dyslexia

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dyslexia

(dĭslĕk`sēə), in psychology, a developmental disability in reading or spelling, generally becoming evident in early schooling. To a dyslexic, letters and words may appear reversed, e.g., d seen as b or was seen as saw. Many dyslexics never learn to read or write effectively, although they tend to show above average intelligence in other areas. With the aid of computerized brain scans such as positron emission tomography (PET), recent studies have offered strong evidence that dyslexia is located in the brain. Damage to the brain can cause a reading disability similar to dyslexia, known as acquired dyslexia or alexia.

dyslexia

[dis′lek·sē·ə]
(medicine)
Impairment of the ability to read.

dyslexia

a developmental disorder which can cause learning difficulty in one or more of the areas of reading, writing, and numeracy
References in periodicals archive ?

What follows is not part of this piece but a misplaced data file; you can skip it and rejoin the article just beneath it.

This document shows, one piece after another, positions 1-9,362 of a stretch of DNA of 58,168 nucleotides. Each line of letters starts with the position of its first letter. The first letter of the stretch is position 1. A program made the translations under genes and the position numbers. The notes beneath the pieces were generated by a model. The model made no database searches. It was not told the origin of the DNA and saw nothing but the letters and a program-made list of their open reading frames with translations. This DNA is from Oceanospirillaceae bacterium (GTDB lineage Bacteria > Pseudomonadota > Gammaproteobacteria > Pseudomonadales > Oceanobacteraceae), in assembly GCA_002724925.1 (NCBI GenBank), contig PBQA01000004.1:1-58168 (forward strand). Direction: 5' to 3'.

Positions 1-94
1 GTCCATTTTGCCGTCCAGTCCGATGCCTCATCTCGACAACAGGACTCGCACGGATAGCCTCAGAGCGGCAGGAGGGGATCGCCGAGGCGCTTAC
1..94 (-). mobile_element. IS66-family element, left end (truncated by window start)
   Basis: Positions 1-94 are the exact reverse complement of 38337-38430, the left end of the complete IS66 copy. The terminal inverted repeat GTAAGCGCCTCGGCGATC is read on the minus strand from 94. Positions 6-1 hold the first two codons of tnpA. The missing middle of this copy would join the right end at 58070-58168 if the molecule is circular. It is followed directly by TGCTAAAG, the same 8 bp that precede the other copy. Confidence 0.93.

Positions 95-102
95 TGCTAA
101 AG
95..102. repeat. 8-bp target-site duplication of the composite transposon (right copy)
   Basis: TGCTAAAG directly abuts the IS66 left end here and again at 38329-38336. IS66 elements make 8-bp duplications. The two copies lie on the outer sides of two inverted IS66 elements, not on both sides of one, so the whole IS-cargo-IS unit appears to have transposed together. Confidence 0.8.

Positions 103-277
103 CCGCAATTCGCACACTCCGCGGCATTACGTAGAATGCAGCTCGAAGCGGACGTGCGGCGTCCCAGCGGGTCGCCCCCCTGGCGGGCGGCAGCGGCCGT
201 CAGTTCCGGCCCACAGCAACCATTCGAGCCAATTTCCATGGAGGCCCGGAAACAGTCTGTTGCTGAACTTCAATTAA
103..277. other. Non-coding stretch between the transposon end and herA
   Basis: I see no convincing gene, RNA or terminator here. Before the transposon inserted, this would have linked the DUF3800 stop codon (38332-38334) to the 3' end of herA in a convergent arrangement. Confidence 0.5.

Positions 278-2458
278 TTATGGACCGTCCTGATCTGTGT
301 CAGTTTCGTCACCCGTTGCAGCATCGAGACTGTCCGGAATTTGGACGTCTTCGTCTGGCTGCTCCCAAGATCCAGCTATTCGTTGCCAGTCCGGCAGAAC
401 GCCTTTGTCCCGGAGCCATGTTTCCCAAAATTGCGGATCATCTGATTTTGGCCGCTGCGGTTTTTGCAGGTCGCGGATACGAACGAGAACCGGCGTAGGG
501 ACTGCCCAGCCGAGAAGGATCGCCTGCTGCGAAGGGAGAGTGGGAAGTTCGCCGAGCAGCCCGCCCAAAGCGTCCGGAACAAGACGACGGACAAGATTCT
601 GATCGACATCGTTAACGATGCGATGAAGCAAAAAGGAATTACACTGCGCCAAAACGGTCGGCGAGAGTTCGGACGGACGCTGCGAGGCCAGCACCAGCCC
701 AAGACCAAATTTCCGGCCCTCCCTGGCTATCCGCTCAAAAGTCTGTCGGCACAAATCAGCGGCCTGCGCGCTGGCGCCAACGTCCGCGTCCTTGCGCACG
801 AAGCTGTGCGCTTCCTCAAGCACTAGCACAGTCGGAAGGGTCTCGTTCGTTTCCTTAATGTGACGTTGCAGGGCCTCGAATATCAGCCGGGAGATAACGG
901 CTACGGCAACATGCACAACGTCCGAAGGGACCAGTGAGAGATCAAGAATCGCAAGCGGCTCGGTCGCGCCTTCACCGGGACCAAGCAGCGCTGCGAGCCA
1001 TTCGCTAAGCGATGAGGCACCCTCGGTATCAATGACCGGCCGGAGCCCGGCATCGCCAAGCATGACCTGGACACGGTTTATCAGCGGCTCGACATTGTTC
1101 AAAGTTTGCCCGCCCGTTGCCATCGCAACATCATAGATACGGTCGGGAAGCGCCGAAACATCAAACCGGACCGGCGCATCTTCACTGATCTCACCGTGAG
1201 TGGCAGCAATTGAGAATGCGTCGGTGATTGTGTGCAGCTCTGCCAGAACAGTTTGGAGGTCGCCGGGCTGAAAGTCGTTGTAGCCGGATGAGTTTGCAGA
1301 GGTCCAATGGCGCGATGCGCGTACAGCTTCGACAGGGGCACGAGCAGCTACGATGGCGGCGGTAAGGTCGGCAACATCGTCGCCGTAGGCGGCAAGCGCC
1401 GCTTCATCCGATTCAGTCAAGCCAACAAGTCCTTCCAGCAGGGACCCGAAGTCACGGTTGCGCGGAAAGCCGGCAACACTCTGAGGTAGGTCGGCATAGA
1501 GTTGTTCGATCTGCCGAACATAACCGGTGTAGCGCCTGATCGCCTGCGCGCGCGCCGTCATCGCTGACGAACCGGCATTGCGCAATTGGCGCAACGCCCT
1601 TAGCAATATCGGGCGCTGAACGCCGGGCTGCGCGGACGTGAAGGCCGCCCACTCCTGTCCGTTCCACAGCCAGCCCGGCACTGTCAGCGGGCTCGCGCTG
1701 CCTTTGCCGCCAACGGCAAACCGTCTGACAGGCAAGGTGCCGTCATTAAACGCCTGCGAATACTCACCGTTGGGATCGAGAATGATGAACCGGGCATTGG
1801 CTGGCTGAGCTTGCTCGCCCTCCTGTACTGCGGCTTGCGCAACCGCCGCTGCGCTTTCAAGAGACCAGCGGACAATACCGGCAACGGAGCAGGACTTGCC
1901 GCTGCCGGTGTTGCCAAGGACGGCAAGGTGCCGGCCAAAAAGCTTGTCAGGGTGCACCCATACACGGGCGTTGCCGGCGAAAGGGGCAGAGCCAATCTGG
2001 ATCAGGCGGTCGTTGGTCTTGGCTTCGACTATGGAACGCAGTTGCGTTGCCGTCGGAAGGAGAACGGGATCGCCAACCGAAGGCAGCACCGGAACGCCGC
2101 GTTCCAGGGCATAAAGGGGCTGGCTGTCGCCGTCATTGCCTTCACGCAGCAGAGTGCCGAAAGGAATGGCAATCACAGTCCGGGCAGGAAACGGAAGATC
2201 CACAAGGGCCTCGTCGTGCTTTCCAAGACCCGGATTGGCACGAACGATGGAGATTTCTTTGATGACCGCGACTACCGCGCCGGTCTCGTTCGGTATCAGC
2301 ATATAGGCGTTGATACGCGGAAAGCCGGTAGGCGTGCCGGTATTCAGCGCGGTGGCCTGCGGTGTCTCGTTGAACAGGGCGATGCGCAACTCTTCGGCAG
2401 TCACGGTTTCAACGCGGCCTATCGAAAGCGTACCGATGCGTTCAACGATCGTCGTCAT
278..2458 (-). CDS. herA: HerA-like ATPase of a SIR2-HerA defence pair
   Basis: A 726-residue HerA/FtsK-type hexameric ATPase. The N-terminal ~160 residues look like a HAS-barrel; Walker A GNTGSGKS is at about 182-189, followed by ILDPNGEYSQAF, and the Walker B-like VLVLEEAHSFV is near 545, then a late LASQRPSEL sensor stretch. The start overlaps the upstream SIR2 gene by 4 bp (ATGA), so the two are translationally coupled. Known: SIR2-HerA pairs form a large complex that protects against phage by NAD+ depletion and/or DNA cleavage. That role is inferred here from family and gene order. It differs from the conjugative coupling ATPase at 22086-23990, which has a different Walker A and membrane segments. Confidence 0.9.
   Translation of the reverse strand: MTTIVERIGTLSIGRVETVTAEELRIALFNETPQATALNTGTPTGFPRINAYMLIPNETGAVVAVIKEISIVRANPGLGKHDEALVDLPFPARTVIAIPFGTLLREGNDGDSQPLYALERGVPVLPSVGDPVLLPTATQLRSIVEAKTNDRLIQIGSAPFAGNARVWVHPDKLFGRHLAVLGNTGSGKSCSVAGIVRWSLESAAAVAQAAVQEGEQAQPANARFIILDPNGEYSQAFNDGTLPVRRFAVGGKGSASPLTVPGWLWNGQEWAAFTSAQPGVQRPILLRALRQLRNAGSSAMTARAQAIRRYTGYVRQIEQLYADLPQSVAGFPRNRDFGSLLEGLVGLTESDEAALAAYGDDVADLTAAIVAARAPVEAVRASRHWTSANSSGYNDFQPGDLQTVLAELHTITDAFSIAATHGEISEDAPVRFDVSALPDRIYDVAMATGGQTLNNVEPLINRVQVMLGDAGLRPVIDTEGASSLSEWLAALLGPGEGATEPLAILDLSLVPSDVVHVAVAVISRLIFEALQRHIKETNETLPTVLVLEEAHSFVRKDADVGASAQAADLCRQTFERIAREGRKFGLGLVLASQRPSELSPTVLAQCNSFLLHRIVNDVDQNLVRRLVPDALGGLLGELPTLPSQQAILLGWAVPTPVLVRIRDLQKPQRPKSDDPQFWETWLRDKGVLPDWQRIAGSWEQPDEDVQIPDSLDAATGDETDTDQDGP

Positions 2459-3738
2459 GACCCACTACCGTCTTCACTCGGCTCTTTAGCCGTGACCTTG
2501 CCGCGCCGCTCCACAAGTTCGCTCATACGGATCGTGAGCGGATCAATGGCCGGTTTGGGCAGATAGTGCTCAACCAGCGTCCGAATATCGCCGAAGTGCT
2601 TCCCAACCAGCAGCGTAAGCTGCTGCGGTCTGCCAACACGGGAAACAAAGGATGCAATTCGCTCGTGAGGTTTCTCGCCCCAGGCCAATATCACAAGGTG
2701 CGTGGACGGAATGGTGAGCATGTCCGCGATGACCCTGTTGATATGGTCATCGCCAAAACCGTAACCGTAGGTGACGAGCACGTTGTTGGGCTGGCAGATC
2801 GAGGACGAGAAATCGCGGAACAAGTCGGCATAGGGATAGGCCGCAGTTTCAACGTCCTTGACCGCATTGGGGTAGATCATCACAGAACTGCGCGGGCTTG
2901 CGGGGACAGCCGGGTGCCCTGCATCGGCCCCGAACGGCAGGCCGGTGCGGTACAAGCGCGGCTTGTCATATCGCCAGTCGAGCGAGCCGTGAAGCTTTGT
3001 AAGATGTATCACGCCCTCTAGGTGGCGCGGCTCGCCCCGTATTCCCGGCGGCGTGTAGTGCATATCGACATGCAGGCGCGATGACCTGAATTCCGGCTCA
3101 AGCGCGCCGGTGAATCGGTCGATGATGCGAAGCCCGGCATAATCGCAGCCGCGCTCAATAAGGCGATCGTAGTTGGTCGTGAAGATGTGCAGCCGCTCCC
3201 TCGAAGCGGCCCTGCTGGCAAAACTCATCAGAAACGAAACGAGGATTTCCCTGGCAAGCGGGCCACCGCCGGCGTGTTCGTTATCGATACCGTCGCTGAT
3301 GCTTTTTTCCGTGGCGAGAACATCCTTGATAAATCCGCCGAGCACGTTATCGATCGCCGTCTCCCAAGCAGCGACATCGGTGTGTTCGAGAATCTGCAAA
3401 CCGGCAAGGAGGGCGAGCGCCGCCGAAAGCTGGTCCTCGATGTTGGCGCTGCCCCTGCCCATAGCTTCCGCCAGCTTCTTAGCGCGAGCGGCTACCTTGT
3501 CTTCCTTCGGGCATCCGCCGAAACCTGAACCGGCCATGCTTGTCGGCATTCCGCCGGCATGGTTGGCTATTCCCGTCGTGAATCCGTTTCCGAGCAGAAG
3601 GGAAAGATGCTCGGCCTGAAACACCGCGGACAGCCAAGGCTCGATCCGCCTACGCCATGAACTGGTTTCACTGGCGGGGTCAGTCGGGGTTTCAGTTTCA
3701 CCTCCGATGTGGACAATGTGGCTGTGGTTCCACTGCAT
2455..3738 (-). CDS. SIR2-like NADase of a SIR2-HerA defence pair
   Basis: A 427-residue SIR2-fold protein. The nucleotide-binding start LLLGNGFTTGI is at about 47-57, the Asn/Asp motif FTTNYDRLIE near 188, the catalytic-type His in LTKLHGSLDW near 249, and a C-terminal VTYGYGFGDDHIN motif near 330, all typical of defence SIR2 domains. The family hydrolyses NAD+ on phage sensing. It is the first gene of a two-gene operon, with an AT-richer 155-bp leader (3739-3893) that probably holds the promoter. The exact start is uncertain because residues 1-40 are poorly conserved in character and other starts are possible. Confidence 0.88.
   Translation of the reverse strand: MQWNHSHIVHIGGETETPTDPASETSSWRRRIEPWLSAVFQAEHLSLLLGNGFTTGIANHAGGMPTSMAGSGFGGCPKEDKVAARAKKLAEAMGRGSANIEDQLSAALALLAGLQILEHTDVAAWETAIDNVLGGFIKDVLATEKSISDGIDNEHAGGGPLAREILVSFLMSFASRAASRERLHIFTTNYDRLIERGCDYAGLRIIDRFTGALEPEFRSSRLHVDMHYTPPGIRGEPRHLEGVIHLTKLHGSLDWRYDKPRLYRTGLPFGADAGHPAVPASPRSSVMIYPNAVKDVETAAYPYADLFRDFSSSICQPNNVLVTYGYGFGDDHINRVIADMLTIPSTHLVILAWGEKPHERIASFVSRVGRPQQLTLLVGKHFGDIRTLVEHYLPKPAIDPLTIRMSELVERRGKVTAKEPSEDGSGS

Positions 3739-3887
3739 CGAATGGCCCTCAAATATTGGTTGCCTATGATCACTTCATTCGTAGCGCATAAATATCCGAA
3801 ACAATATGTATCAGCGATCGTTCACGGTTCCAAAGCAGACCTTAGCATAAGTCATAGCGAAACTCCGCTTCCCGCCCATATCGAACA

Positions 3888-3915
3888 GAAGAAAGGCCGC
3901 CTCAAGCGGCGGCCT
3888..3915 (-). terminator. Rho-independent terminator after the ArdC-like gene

About 135 million people worldwide have a visual impairment and 700 million people are dyslectic.
Ten percent of the sample had such high scores, thus were categorized as having dyslectic difficulties.
Die tekeninge sluit aan by sommige van Marley se ander werk, in besonder twee kunstenaarsboeke, naamlik The dyslectic ABC, waar hy onder andere met saamgestelde beelde en woordspel werk en No chopping sheep, met soortgelyke kenmerke, wat ook die resultaat van 'n spel tussen vader en seun is.
As Christofi explained, some dyslectic children may have slight learning difficulties, while others may be more severe cases, to the degree that their learning difficulty can be considered a disability.